Understanding gut microbes and how they impact metabolism, heart disease, diabetes, and obesity may provide new treatment options.
Trillions of bacteria and other microbes live within our gut. This microbiome is necessary to neutralize by-products of digestion, decrease toxins and carcinogens, and inhibit the growth of unhealthy bacteria and yeast. The microbiome also supports the digestive process, aids in the absorption of nutrients, and produces vitamins B and K.
According to research published in the journal Circulation Research, the microbiome may also play a role in body mass index (BMI) and blood lipid levels (i.e. HDL and triglycerides).
The 893 study participants provided fecal and blood samples. Researchers studied these samples to identify which bacterial sequences were most popular within the microbiome. They found 34 unique bacterial sequences connected to BMI and blood lipid levels.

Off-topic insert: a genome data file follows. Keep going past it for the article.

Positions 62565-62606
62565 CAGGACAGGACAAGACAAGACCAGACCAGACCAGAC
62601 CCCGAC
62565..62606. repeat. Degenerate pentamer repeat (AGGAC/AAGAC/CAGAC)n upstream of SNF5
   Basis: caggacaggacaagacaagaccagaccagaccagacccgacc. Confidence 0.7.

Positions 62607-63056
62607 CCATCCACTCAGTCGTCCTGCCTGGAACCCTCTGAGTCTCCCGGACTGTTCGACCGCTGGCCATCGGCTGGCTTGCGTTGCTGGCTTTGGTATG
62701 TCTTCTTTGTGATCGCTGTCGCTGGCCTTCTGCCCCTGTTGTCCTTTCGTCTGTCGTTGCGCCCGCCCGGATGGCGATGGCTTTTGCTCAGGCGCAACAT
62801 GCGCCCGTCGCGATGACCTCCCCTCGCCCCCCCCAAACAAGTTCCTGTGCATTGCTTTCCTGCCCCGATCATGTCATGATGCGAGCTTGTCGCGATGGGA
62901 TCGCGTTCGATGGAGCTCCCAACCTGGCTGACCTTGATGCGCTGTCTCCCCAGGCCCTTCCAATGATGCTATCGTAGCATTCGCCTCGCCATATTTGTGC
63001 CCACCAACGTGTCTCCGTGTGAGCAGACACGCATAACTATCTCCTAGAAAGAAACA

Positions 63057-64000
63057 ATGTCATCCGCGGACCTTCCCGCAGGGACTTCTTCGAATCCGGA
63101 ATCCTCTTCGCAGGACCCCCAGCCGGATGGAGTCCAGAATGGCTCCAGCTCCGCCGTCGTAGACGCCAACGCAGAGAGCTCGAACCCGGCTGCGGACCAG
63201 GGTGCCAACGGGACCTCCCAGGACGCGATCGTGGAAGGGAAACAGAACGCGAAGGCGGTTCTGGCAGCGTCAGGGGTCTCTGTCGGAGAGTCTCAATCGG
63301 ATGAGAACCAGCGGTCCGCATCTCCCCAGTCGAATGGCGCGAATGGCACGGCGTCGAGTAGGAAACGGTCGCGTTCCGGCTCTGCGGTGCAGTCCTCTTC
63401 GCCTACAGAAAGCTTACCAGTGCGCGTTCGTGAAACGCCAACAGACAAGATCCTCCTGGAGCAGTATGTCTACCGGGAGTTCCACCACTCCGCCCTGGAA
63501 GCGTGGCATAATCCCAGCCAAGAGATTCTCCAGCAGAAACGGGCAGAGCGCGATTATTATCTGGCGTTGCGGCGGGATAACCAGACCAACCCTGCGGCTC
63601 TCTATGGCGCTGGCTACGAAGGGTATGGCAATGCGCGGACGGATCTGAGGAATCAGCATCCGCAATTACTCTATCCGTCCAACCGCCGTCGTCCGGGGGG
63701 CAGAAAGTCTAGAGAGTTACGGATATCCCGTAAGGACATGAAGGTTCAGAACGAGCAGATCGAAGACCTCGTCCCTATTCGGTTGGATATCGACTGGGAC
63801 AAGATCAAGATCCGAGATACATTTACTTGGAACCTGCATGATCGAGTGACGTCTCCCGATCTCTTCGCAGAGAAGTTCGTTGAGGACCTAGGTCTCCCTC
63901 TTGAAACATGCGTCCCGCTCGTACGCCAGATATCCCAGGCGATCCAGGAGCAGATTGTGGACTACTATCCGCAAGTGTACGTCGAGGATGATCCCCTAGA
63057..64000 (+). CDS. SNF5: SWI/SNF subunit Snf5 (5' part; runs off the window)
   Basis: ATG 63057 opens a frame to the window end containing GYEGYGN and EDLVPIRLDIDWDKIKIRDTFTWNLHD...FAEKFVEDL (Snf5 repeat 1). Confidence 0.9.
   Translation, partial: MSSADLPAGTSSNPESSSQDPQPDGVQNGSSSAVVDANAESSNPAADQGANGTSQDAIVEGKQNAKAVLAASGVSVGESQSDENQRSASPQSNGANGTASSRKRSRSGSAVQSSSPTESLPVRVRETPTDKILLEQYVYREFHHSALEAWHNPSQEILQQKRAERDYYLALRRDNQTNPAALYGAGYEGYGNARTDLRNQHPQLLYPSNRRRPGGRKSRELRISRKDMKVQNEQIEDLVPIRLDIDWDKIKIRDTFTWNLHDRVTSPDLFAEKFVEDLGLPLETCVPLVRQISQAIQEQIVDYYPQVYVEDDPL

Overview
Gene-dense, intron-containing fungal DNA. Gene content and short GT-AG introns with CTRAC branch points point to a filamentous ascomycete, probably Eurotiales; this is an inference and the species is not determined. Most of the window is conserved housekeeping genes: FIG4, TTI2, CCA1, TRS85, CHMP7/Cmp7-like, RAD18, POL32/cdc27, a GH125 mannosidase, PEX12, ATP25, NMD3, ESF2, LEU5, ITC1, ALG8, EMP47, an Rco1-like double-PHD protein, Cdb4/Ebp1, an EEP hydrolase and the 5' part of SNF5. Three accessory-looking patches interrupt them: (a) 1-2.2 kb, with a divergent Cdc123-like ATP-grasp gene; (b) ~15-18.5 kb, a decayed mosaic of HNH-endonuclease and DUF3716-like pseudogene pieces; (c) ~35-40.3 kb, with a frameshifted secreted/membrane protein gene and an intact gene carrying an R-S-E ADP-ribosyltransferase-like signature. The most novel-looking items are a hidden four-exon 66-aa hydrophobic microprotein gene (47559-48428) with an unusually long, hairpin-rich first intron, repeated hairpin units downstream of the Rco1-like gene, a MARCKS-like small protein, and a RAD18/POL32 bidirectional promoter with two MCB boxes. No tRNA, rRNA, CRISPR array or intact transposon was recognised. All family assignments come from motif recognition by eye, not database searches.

After factoring in age, gender, and genetics, researchers determined the gut microbiome impacted 4.5% to 6% of the differences seen in triglyceride and HDL levels.According to researchers this is a modest impact and it is not known yet if the microbiome is the sole cause.
This is just a starting point into a whole new area of research that could lead to new treatment options, such as probiotics to alter gut microbiome to lower triglyceride levels or increase HDL cholesterol. High triglycerides increase heart disease risk. High HDL levels tend to be protective against heart disease.
However, at this time, that recommendation is not supported by research. More studies are needed to better define what actually is a healthy microbiome.
We do know diverse microbiomes are desirable, with a lack of diversity potentially increasing disease risks. Studies have suggested modern living may cause decreased diversity.
Current recommendations to promote a healthy microbiome include eating a diet rich in fruits and vegetables, fish, whole grains, and unprocessed foods. Incorporate foods into your diet that contain gut-friendly bacteria, such as yogurt and fermented foods, like miso, kefir, and sauerkraut.
Your microbiome begins developing at birth. Breastfeeding positively impacts the development of the gut microbiome.
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